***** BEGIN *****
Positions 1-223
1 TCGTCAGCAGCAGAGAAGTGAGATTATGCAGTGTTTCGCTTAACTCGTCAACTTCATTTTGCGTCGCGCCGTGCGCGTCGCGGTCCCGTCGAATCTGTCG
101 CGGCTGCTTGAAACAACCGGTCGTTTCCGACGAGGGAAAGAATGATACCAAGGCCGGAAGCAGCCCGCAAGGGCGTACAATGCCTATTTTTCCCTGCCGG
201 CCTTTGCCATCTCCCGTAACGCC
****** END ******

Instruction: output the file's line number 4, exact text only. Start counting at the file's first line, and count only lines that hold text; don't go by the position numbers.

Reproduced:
201 CCTTTGCCATCTCCCGTAACGCC